I was brought up in the RLDS church.  I know how crazy those SOBs are though lol

    • Ibis3

       Yes, they’re both crazy and deluded. But since we have so little actual historical evidence for what went on at the time of Christianity’s origin (so much so, that there are some historians who even doubt that Jesus even existed), it’s a little more forgivable that the general public could be taken in by the stories. But we know that Joseph Smith was a fraud. He was convicted of it in court. We know that he either deliberately conned people or was a complete nutjob for believing in seeing stones and the like. We know how crazy and unbelievable we’d find it if someone today claimed to find golden plates that only they could translate by looking into a hat–and no, you can’t see them for yourself. We know how stupid it is to think that the indigenous peoples of North America are lost tribes from Israel and that there’s a whole other, whiter, version of them that got wiped out.  So yeah, it may be just as silly as believing that a carpenter turned rabbi and wonder worker in first century Palestine was the creator of the world, but it’s a lot less defensible.

      • Tainda

        Sorry, I don’t agree.

      • Mickey30981

        Sorry, there is far more evidence, including extra biblical, for the historical Christ than many secular figures of the ancient world . Those historians who doubt the actual existence of Christ are only a handful and on the outside of legitimate history scholarship. You can doubt his claim of dininity, but to argue his is existence is as silly as Mormonism’s claim of Semitic origin of the native americans.

        • http://www.flickr.com/photos/chidy/ chicago dyke, who listens

          um, no. plenty of scholars doubt the historicity of “jesus christ.”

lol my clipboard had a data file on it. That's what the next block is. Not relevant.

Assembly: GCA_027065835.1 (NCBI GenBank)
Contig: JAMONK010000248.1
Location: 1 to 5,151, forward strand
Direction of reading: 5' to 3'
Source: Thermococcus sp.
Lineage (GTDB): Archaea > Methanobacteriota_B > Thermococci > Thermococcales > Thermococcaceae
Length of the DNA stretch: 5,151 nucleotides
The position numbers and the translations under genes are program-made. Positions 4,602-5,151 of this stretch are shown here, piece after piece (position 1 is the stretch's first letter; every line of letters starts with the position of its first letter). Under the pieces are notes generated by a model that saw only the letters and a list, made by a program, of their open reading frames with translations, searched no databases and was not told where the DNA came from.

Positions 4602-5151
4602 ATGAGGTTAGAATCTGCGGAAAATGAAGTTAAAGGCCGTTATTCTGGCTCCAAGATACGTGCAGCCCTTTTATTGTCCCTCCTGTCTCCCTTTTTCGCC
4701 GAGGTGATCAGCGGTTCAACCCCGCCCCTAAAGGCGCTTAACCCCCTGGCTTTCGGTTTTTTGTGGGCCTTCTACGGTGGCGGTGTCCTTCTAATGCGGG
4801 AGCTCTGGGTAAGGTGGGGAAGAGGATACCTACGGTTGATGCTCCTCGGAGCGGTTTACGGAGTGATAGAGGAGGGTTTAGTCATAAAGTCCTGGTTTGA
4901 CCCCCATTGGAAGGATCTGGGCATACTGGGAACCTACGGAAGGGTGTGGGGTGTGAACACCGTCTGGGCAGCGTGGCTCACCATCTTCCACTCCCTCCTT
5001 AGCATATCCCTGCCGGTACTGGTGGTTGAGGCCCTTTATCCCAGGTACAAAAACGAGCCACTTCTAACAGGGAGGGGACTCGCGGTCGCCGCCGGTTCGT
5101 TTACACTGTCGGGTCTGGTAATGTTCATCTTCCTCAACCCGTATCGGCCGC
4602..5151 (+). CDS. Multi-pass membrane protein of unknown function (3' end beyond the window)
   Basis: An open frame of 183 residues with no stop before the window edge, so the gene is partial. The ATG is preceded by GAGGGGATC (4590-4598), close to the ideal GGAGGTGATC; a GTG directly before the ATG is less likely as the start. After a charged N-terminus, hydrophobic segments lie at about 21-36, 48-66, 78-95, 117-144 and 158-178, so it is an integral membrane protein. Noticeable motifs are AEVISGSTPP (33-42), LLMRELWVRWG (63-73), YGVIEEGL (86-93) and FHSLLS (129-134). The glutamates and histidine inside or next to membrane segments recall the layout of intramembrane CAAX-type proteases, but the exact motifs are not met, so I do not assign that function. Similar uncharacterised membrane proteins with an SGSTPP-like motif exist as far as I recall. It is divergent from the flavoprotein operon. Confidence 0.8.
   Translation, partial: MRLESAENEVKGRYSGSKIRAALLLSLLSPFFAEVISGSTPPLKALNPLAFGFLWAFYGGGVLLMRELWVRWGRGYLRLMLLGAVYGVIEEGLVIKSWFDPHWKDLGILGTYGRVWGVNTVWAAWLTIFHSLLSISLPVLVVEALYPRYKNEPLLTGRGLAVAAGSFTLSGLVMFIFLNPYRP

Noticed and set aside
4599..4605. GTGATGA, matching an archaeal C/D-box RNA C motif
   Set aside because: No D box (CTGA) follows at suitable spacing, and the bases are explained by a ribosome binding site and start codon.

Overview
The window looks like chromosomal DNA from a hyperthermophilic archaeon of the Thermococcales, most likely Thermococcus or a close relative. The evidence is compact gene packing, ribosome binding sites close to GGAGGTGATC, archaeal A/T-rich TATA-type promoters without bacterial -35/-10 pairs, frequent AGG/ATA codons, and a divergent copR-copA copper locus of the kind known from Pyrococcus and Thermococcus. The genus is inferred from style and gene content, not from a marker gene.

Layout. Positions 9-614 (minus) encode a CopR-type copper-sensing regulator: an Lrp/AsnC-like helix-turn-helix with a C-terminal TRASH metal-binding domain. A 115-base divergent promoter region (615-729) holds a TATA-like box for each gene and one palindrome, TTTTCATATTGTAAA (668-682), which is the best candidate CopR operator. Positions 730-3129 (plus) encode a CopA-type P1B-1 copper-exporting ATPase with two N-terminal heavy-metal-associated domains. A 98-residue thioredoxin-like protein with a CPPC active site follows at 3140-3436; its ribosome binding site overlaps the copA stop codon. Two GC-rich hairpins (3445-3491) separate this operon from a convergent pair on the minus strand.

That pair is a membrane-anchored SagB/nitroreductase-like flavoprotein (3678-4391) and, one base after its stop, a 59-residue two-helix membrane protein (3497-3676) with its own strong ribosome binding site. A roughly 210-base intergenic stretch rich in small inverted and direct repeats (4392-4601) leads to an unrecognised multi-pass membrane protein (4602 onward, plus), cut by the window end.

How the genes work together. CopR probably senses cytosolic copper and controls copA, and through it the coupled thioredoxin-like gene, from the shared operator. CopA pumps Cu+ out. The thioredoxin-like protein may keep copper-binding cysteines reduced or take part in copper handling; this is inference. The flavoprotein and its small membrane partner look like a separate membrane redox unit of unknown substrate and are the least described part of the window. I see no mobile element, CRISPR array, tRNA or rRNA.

• Ibis3

           First, there’s no such thing as “the historical Christ” (unless you’re referring to historical concepts of the Christ figure, Christology, or mythos of Christ). You’ll notice that the topic you’re referring to is called by legitimate historical scholarship as the problem of the historical Jesus. Second, there is a group of legitimate historians who do question his existence. They are in the minority, but they are not crackpots*. They have presented evidence to back up their position and there is a scholarly debate going on. I happen to disagree with that position (I’m an historian by training and have an MA in a field related to Early Christianity), but the fact is, there’s enough substance there for there to be a legitimate dispute.

          On the other hand, we have genetic evidence about the origin of the aboriginals of North America. We have archaeological evidence. We have historical evidence. We have linguistic evidence. That’s a whole hell of a lot more than what we have for the historical Jesus.

          And just to be clear, what I’m saying is that what evidence about Jesus and the earliest Christians is fairly slight when compared to what we have about Joseph Smith and his original followers. We know exactly what claims Smith made. We have his own writings. We have corroborated testimonies of his followers. We have court records and contemporary newspaper accounts. It’s a lot easier to make your prophet or messiah into a myth that suits your own tastes and beliefs when there’s so little verified historical knowledge. But when we know for a fact that the guy spouted utter nonsense? It’s a little harder for me to see how anyone can justify to themselves believing in that bullshit.